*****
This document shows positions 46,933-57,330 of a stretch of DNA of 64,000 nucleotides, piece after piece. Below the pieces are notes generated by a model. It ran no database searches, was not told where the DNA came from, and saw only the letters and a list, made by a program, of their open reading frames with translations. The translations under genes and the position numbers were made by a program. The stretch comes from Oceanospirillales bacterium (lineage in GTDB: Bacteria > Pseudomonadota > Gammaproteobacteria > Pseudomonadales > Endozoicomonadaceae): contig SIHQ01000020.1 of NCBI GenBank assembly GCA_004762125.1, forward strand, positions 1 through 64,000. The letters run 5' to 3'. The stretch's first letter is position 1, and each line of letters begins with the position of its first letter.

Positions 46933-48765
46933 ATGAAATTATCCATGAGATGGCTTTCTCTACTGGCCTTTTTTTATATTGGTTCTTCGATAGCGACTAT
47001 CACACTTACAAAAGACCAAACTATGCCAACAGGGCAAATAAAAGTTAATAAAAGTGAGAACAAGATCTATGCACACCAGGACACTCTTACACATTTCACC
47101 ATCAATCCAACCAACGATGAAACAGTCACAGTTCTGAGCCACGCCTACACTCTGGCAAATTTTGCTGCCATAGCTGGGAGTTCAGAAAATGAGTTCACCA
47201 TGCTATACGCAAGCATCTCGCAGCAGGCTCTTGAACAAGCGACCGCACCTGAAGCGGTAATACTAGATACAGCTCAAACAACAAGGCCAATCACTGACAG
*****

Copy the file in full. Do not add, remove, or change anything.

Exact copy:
This document shows positions 46,933-57,330 of a stretch of DNA of 64,000 nucleotides, piece after piece. Below the pieces are notes generated by a model. It ran no database searches, was not told where the DNA came from, and saw only the letters and a list, made by a program, of their open reading frames with translations. The translations under genes and the position numbers were made by a program. The stretch comes from Oceanospirillales bacterium (lineage in GTDB: Bacteria > Pseudomonadota > Gammaproteobacteria > Pseudomonadales > Endozoicomonadaceae): contig SIHQ01000020.1 of NCBI GenBank assembly GCA_004762125.1, forward strand, positions 1 through 64,000. The letters run 5' to 3'. The stretch's first letter is position 1, and each line of letters begins with the position of its first letter.

Positions 46933-48765
46933 ATGAAATTATCCATGAGATGGCTTTCTCTACTGGCCTTTTTTTATATTGGTTCTTCGATAGCGACTAT
47001 CACACTTACAAAAGACCAAACTATGCCAACAGGGCAAATAAAAGTTAATAAAAGTGAGAACAAGATCTATGCACACCAGGACACTCTTACACATTTCACC
47101 ATCAATCCAACCAACGATGAAACAGTCACAGTTCTGAGCCACGCCTACACTCTGGCAAATTTTGCTGCCATAGCTGGGAGTTCAGAAAATGAGTTCACCA
47201 TGCTATACGCAAGCATCTCGCAGCAGGCTCTTGAACAAGCGACCGCACCTGAAGCGGTAATACTAGATACAGCTCAAACAACAAGGCCAATCACTGACAG